Growing poverty in Gaza pushing children to work
Gaza Strip, 24 June 2009-The sound of a lathe screams in the background as 12-year-old Nael Hasan al-Lada’ talks about his job in an auto body shop. He just started the job this summer, but the young boy is supporting his entire family of seven brothers and sisters.
Despite long hours and the dangers of working around heavy machinery, Nael is considered lucky in the poverty-ridden Gaza Strip. If he does well at learning the trade, the seventh-grader will likely leave school to work full-time to feed his family. "I want to help my father," the boy says, his few words drowned out by the sound of pounding.
Child labour is on the rise in Gaza, and in the rest of the occupied Palestinian territory. According to the 2004 Palestinian Child Rights Law, children below the age of 15 are barred from working. Still, hunger and need drive families to allow their children to abandon schooling.
Gaza’s borders remain largely closed to the passage of people, and the entry and exit of goods is severely restricted. Six months after Israel’s "Cast Lead" operation, restrictions on imports are making it impossible for Gazans to rebuild their lives. According to the International Red Cross (ICRC) report on Gaza, published in June 2009, only 2,662 truckloads of goods entered Gaza from Israel in May 2009, a decrease of almost 80 percent compared to the 11,392 truckloads allowed in during April 2007, which is prior to Hamas takeover of the territory in June 2007.
In Its June 2009 report, ICRC warned that the closure of Gaza has pushed unemployment to the rate of 44 per cent in April this year and caused a dramatic increase in poverty. Today more than 70 per cent of Gazans live in poverty, with an income of less than $250 a month for a family of up to nine.
The 20 shekels (equivalent to $5) a week Nael earns at the body shop is not enough to feed his family, he says. But his father, who used to work in Israel, has been unemployed for years. Nael’s success at this difficult job is his family’s only hope.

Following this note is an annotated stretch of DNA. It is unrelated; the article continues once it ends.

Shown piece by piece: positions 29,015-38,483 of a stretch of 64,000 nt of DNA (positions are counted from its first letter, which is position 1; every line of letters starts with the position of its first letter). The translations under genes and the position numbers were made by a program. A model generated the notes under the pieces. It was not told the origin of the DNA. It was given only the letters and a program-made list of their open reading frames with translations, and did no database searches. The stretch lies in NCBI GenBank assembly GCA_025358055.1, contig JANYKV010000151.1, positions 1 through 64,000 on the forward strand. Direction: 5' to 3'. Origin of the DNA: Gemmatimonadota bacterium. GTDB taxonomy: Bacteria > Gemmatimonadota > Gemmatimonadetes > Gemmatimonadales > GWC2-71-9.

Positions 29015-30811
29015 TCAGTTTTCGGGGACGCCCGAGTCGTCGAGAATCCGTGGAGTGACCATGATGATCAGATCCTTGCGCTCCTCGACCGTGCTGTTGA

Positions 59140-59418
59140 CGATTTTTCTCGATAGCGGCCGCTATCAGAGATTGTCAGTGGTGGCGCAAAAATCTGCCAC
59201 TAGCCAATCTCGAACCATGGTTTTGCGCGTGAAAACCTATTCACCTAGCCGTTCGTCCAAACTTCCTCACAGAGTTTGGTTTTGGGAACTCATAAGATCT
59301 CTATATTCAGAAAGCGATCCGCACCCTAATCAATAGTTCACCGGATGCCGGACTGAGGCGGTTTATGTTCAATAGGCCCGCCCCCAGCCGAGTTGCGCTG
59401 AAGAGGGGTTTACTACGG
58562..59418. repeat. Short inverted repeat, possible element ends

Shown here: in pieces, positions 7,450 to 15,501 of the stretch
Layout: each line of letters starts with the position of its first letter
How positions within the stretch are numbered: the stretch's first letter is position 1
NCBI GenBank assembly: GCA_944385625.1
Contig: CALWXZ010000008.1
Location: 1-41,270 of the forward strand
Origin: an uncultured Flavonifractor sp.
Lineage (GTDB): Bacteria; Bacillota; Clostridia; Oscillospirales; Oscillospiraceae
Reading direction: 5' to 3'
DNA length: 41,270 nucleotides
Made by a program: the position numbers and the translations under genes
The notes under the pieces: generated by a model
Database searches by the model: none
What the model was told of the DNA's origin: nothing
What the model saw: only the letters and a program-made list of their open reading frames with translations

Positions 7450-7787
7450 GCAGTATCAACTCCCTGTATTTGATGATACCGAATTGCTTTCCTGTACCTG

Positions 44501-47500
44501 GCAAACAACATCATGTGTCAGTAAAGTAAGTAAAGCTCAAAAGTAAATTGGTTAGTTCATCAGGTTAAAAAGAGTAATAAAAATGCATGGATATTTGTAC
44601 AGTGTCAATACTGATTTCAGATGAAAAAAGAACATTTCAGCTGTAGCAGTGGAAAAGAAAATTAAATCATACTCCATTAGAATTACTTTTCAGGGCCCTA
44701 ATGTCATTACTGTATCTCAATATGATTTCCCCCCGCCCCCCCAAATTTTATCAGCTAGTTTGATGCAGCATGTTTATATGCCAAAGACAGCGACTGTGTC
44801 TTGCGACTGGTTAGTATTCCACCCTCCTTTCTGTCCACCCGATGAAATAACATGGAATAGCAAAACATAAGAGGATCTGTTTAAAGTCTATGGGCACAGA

These trends are having an impact on Palestinian society. Palestinian literacy rates, particularly for females, remain among the highest in the Arab world. Nevertheless, learning achievement is plummeting and basic enrolment has dropped from 96.8 per cent in 2000–2001 to 91.2 per cent in 2006–2007. In 2008, only 19.7 per cent of 16,000 sixth-graders in Gaza passed standardized tests in Arabic, English, mathematics and science, compared with around 50 per cent of their peers in Nablus and Jenin. At least 30 per cent of adolescents do not enrol in secondary school.
UNICEF seeks to stem this tide by supporting child-friendly learning and quality education in Gaza. By the end of June, UNICEF had distributed 21 school tents; 520 School-in-a-Box kits benefiting up to 41,000 children; 394 recreation kits benefiting 30,000 children; 367 math and science kits benefiting up to 34,000 children; almost 100,000 notebooks; 44,000 remedial folders for students in grades one to three; almost 2,000 boxes of student stationary benefiting 80,000 students and stationary items for 2,000 teachers at 253 governmental schools.
"I am good in school," says Nael. He likes religion class, and wishes he could study at al-Azhar University. He isn’t afraid of the heavy machines at work, but, Nael says, "I wish that I had money so that I could stay in school."